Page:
Fourteen individuals — including nine U.S. presidents — have been selected more than once as “Person of the Year.” The first multi-year honoree was President Franklin D. Roosevelt, selected the year of his first presidential victory, 1932, and in 1934. Roosevelt — the only three-time honoree in the history of magazine — was chosen again in 1941, shortly after the Japanese attack at Pearl Harbor.

Harry S. Truman, Dwight D. Eisenhower (who was honored first as a general and later as a president), Lyndon B. Johnson, Richard Nixon, Ronald Reagan (who shared honors in 1982 with Soviet Premier Yuri Andropov), Bill Clinton, George W. Bush and Barack Obama complete the list of U.S. presidents honored more than once.

George Marshall is the only other American to be chosen “Person of the Year” by Time more than once. He was recognized in 1943 for his leadership of Allied troops in Europe during World War II, and again in 1947 as architect of European reconstruction (the “Marshall Plan”).

The non-American multi-year honorees are China’s Deng Xiaoping, USSR’s Joseph Stalin and Mikhail Gorbachev, and Britain’s Winston Churchill.

 

From Gandhi (1930) to Pope Francis I (2013), nearly half of the individuals who have been named Time’s “Person of the Year” have been non-Americans. Not surprisingly, the list is heavy with America’s friends and foes during World War II and the Cold War years — Churchill, Stalin, Adolf Hitler, Charles de Gaulle, Nikita Khrushchev, West Germany’s Konrad Adenauer and Willy Brandt, and Mikhail Gorbachev.

Before Pope Francis, the most recent non-American “Person of the Year” was Vladimir Putin, who in 2007 was nearing the end of his first tenure as president of Russia.

Since the selection of Ayatollah Khomeini in 1979 — the year in which demonstrations drove the Shah into exile and protesters overran the U.S. embassy in Tehran, taking 52 Americans hostage — the selection of non-Americans, especially those hostile to the United States, has been rare.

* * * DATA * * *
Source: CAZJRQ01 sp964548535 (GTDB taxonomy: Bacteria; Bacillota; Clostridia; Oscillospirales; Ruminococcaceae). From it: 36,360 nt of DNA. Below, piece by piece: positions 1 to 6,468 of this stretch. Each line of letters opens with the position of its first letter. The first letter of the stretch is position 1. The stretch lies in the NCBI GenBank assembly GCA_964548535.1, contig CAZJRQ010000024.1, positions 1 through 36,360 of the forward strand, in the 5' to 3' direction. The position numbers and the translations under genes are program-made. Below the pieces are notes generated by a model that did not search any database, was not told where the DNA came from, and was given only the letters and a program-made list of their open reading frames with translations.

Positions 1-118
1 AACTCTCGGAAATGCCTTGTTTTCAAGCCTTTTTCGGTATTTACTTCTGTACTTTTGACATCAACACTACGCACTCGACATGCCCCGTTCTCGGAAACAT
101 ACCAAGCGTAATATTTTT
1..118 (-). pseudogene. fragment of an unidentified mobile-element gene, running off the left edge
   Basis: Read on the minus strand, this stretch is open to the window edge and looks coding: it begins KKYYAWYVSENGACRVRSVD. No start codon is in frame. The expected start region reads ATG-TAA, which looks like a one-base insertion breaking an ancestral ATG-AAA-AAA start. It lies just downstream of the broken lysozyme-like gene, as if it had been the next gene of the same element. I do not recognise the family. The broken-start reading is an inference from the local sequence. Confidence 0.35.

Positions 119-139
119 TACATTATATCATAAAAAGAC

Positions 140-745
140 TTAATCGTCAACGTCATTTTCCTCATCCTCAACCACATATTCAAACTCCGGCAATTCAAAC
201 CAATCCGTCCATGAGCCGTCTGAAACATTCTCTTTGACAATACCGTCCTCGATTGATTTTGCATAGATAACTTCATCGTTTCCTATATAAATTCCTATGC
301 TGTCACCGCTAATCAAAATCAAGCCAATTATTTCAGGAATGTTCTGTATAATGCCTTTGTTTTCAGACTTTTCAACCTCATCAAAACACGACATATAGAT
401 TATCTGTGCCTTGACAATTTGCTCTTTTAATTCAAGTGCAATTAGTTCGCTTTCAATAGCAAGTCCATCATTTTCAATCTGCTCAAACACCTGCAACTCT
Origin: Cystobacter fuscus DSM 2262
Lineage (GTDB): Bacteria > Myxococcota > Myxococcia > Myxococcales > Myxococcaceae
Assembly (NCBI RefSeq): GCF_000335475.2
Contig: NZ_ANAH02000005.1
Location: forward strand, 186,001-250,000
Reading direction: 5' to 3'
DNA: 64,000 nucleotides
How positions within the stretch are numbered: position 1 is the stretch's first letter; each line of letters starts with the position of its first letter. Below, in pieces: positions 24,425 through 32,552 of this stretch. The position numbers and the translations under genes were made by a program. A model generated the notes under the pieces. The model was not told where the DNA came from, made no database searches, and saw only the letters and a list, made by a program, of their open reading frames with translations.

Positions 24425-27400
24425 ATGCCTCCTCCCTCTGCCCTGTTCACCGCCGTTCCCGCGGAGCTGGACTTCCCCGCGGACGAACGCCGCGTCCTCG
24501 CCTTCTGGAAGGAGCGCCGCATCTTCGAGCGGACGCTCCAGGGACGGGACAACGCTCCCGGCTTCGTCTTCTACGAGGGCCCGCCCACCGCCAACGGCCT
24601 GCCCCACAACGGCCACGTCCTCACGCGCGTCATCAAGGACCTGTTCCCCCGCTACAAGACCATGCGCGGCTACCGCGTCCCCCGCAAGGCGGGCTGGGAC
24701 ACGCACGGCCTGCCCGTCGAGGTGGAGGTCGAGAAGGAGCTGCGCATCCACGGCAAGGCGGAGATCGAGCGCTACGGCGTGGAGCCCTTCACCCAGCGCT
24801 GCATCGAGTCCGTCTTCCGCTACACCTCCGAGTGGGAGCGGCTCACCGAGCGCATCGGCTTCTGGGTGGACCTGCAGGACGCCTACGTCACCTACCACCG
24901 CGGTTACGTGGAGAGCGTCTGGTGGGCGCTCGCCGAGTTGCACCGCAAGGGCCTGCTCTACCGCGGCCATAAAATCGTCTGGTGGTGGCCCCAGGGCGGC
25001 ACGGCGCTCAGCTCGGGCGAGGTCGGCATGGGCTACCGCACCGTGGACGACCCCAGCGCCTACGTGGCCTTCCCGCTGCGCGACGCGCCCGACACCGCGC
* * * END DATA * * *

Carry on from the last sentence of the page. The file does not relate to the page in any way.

For example, after the attacks on the World Trade Center and the Pentagon in 2001, Time chose then-New York City Mayor Rudolph Giuliani as “Person of the Year” over the architect of the attacks, Osama bin Laden.

 

Thirty-four of the 60 individuals named by Time as “Person of the Year” have been Americans. Only one of those — Wallis Simpson — was a woman. (This number also includes those who were born in other countries and became U.S. citizens.)

While the list of Americans is heavily tilted toward presidents and the prominent diplomats and public officials who served them, there are several notable exceptions. Martin Luther King, Jr., was honored in 1963 for his leadership of the American civil rights movement. (He would win the Nobel Peace Prize the following year.)

Facebook founder Mark Zuckerberg was selected in 2010 when he was 26, making him the second-youngest “Person of the Year.” (Charles Lindbergh, the very first selection in 1927, was just 25.) Scientist David Ho was honored in 1996 for his advances in AIDS research.

Businessman Ted Turner received the honor in 1991, after the 24-hour news network he founded had provided round-the-clock coverage of the mass demonstrations in Beijing’s Tiananmen Square in 1989 and the fall of the Berlin Wall in 1990.

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About Richard Walker

Richard Walker is research director of The Globalist Research Center

Responses to “By the Numbers: Time’s Person of the Year”

Archived Comments.

  1. On December 14, 2013 at 8:36 pm Jason Brown responded with... #

    Great breakdown.

    Sadly not surprising about women, but rather astonishing about Mandela. I wonder who the non-entity was that got it the year he got free? Came to power? Fought AIDS? Etc.

  2. On December 15, 2013 at 9:10 am bhumphreyTG responded with... #

    It was George H.W. Bush in 1990 (due to the Gulf War). I was curious after you raised that question, so I looked it up.

  3. On December 18, 2013 at 9:40 am Richard responded with... #

    Well these things happen. Gandhi for example never won the Nobel peace prize! These titans stand above any award.